* SSEC flat, CSI300 -0.1 pct, HSI 0.4 pct
* A possible U.S. rate hike this month could hurt China
* China's metal stocks gain as gov't orders output slash
SHANGHAI, March 2 China stocks were steady on
Thursday morning, as demand was hit by a possible U.S. interest
rate hike later this month and concerns liquidity could tighten
as Beijing's steps up its fight against leverage.
But Hong Kong shares rebounded, joining the regional rally,
after Wall Street powered to record highs as investors cheered
President Donald Trumps' measured tone in his first speech to
China's CSI300 index dipped 0.1 percent, to
3,454.42 points by the lunch break, while the Shanghai Composite
Index was unchanged at 3,248.02 points.
CSI300, the blue-chip index, has climbed roughly 20 percent
over the past year on signs of economic recovery, supported by
Beijing's fiscal stimulus and efforts to shut down "zombie"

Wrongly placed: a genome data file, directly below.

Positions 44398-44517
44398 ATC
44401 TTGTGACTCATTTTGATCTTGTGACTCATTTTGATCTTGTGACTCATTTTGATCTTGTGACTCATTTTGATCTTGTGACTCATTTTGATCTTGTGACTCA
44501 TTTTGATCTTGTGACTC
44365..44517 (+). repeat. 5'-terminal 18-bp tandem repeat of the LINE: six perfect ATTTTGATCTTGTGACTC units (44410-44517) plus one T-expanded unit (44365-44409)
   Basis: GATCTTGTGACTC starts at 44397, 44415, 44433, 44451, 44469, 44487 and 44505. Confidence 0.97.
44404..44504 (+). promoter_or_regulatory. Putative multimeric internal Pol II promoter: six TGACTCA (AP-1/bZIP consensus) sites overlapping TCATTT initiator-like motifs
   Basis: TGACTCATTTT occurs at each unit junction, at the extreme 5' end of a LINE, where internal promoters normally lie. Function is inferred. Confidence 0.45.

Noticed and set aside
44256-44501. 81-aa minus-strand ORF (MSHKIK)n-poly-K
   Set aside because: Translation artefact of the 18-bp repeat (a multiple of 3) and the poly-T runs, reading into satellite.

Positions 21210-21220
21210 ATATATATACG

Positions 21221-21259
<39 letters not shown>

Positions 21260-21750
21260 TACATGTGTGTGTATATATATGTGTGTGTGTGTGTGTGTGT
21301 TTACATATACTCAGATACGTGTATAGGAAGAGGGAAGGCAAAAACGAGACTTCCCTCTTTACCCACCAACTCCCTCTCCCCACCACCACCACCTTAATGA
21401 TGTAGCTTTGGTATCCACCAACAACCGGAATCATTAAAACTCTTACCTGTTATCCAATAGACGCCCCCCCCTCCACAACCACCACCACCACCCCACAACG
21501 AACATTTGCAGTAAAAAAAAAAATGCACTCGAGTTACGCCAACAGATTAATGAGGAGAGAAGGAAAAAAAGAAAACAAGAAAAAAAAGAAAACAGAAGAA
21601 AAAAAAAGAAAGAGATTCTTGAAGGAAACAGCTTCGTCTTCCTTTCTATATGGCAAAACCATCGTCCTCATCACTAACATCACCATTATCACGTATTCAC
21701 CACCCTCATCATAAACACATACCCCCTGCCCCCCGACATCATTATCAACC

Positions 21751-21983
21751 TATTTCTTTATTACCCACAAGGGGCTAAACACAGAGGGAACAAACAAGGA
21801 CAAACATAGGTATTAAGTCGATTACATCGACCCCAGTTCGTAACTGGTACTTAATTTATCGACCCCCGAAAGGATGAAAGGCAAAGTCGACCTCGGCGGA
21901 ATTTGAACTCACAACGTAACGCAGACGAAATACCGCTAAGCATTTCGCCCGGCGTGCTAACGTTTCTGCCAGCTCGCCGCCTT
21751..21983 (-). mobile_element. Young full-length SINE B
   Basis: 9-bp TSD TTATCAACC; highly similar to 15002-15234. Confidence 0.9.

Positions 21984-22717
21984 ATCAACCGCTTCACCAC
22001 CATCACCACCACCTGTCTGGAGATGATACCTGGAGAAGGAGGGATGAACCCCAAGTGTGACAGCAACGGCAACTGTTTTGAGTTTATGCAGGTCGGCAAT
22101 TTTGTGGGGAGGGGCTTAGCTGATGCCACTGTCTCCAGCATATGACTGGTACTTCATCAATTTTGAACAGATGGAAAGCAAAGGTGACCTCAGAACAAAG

But the rally has tapered off in over the last few months,
suggesting further gains could be limited.
"The recent rangebound trading pattern reflects surging
market divergence over the market's direction," said Yang Hai,
strategist at Haiyuan Securities.
If the U.S. raises rates again this month, it could trigger
fresh capital outflows and hurt domestic liquidity, which is
already under pressure from Beijing's "deleveraging" campaign,
Indeed, Guo Shuqing, China's newly-appointed banking
regulator said on Thursday that risk prevention in the sector
will be a more prominent policy focus in 2017, signalling
tougher crackdown in areas such as shadow banking.
Most sectors fell, but metal shares bucked the
trend, rising 0.8 percent, on news that China has ordered steel
and aluminium producers in 28 cities to slash output during
winter as Beijing intensifies its war on smog.
In Hong Kong, the Hang Seng index added 0.4 percent,
to 23,862.31 points, while the Hong Kong China Enterprises Index
gained 0.5 percent, to 10,339.10.
Overnight on Wall Street, the Dow Jones Industrial Average
blasted through the 21,000-point mark for the first time,
as investors embraced Trump's less protectionist tone in his
(Samuel Shen and John Ruwitch; Editing by Shri Navaratnam)